This Is How Americans View Doctors, Survey Says


By Liz Meszaros

Forget the superheroes that make up the DC and Marvel Universes. Not all heroes wear capes. Some wear white coats. Throughout America each day, thousands of everyday heroes dedicate their lives to helping others. Firefighters, policemen, teachers, coaches—and doctors.

You may be surprised to hear that Americans consider physicians as heroes, but that’s exactly what the folks at Vantis Life, a life insurance company, found when they surveyed over 2,000 people. Respondents were asked to rank 22 common US professions from most to least heroic. They were also queried about how important they thought these heroes were, and what level of trustworthiness and compensation heroes had or should have.

This is heartening news, especially since results from a survey from the Pew Research Center found that only 57% of US adults believe their doctors always care about their best interests. The survey also showed that the American public is pretty skeptical about the integrity of physicians, medical researchers, and scientific researchers in general.

So, without further ado, here are the top ten heroic jobs according to Vantis Life:

1. Soldiers

2. Firefighters

3. Police officers

4. Doctors

5. Nurses

6. Teachers

7. Scientists

8. Veterinarians

9. Stay-at-home moms

10. Farmers

Surprised? So were we. But when you consider that two qualities ranked most important to survey respondents in defining a hero, you may not be. These qualities were “saving someone’s life” and “risking their own life.” The top five professions on the list clearly reflect this.

The jobs ranked as #6-10 show what else was important in their rankings of heroic professions. Here’s a breakdown of what traits were valued most, in order of importance:

-Saving someone’s life: 80%

-Risking your own life: 77%

-Standing up for other people: 75%

-Being a role model: 68%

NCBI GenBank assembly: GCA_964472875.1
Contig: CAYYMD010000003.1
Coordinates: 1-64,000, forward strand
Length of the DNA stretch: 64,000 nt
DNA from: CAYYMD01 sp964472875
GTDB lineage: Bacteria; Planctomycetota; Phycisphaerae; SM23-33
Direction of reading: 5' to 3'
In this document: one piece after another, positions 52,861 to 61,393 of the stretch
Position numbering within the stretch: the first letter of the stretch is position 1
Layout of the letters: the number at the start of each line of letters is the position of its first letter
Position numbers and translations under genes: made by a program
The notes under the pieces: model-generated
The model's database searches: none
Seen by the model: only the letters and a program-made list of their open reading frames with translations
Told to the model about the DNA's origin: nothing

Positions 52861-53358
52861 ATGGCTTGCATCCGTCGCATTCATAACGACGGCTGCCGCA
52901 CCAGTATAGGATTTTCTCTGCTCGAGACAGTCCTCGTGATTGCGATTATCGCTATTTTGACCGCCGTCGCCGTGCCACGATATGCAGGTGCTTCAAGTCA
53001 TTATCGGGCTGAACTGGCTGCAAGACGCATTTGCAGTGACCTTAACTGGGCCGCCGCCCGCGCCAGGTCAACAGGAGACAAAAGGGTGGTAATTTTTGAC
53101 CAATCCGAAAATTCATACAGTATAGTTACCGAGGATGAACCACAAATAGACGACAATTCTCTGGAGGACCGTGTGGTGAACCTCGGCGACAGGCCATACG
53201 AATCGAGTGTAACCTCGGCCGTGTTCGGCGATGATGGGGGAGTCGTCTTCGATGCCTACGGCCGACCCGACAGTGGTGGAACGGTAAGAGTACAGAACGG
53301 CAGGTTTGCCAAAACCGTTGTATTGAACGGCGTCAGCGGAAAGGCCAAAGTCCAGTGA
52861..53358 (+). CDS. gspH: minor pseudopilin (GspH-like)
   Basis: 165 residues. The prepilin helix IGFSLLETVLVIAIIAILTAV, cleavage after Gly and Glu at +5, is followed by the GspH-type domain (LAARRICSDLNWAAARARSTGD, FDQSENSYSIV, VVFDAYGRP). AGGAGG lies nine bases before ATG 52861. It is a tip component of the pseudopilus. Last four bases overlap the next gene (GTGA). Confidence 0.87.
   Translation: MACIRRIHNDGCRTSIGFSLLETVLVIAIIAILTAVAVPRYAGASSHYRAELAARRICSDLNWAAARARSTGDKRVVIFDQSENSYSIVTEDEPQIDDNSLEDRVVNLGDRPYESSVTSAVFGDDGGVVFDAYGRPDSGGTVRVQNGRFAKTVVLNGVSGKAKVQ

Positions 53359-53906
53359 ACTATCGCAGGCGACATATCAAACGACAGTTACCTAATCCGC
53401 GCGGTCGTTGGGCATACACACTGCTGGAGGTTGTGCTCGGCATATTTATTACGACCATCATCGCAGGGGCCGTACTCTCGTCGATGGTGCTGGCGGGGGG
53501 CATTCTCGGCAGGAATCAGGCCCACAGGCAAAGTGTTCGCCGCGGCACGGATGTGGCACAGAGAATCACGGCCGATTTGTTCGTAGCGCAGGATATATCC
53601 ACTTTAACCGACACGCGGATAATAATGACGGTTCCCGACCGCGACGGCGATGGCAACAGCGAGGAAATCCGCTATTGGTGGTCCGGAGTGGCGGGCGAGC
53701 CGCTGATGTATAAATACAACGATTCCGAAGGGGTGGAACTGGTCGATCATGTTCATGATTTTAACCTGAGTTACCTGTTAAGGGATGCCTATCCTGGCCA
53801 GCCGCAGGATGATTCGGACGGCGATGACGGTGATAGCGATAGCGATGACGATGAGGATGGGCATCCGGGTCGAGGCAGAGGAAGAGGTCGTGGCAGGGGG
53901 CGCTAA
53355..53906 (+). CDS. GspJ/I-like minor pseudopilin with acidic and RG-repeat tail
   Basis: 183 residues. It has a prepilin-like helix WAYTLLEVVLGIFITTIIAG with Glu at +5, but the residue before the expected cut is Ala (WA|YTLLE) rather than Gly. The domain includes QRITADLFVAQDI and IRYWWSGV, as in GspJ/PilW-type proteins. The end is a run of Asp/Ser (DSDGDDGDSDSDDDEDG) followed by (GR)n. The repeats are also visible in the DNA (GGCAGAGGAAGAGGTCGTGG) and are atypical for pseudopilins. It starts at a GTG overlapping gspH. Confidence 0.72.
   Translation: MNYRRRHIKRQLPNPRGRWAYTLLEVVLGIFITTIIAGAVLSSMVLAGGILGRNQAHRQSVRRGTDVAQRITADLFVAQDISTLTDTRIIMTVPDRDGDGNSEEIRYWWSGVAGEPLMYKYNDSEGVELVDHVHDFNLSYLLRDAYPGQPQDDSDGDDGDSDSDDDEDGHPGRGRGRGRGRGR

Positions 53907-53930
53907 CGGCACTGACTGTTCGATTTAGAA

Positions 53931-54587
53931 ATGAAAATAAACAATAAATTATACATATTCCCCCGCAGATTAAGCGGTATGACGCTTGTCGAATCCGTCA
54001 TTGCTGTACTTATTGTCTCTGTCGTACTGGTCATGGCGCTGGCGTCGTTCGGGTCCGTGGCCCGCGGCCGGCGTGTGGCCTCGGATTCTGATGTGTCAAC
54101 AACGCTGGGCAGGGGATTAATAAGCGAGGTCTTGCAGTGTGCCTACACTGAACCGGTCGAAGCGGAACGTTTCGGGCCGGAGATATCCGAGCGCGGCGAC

-Being a good leader: 55%

-Taking risks: 54%

-Sacrificing spare time for no extra pay: 47%

What professions were the least heroic? Politicians, actors, and professional sports players. No surprises there.


Surveyors at Vantis Life also queried respondents to rank these professions based on how trustworthy they considered the individuals in them to be. It turns out that the professions on this ‘most trustworthy’ list were similar, with only slight differences in the rankings. The only profession that appears in this list that didn’t appear before was stay-at-home dads.

Day-to-day importance

Respondents were also asked to rate these professions by how important they are to daily life. For this ranking, the greatest considerations were education, protection, provision, and care. Not surprisingly, doctors made the top of the list, reflecting the importance respondents placed on education:

1. Doctor

2. Teacher

3. Police officer

4. Firefighter

5. Nurse

6. Stay-at-home mom

7. Soldier

8. Farmer

9. Stay-at-home dad

10. Scientist


The more heroic the job, the bigger the paycheck should be. That’s what respondents revealed. Here are the top 10 jobs they think should be paid the most. Again, that doctors again are ranked #1 is notable.

1. Doctor

2. Firefighter

3. Nurse

4. Police officer

5. Soldier

6. Teacher

7. Scientist

8. Veterinarian

9. Farmer

10. Plumber

Unfortunately, these rankings have no bearing on how much these heroic professions are really paid. In fact, noted the folks from Vantis, “the most heroic jobs often receive smaller paychecks than their less heroic counterparts.”

In the top four spots of best-paid professions are: Doctor, veterinarian, nurse, and scientist. And, in the real world, politicians, actors, sports players, and news anchors—all with low hero ratings—all make the top 10 on the real-world pay list. But then again, life has never really been fair, has it?

All in all, these results are very telling and encouraging, especially for doctors. The results speak to how appreciated and valued physicians are, as a whole, to the patients they serve every day.

“This study highlighted that people who take on high-risk jobs that require sacrifice of safety and time are indeed seen as heroes. The survey results offer interesting insight into the values we appreciate in various professions, and prompt discussion around whether the most heroic are appropriately compensated,” concluded surveyors.

So, the next time you are feeling overworked, bogged down with too much paperwork, or are called into the hospital from a relaxing family weekend, remember that you—as a physician—are one of America’s greatest heroes.

And, in case you’re worried about [spoiler alert!] the missing void Iron Man left behind—don’t. With everyday heroes like physicians around, the world may not miss him so desperately.


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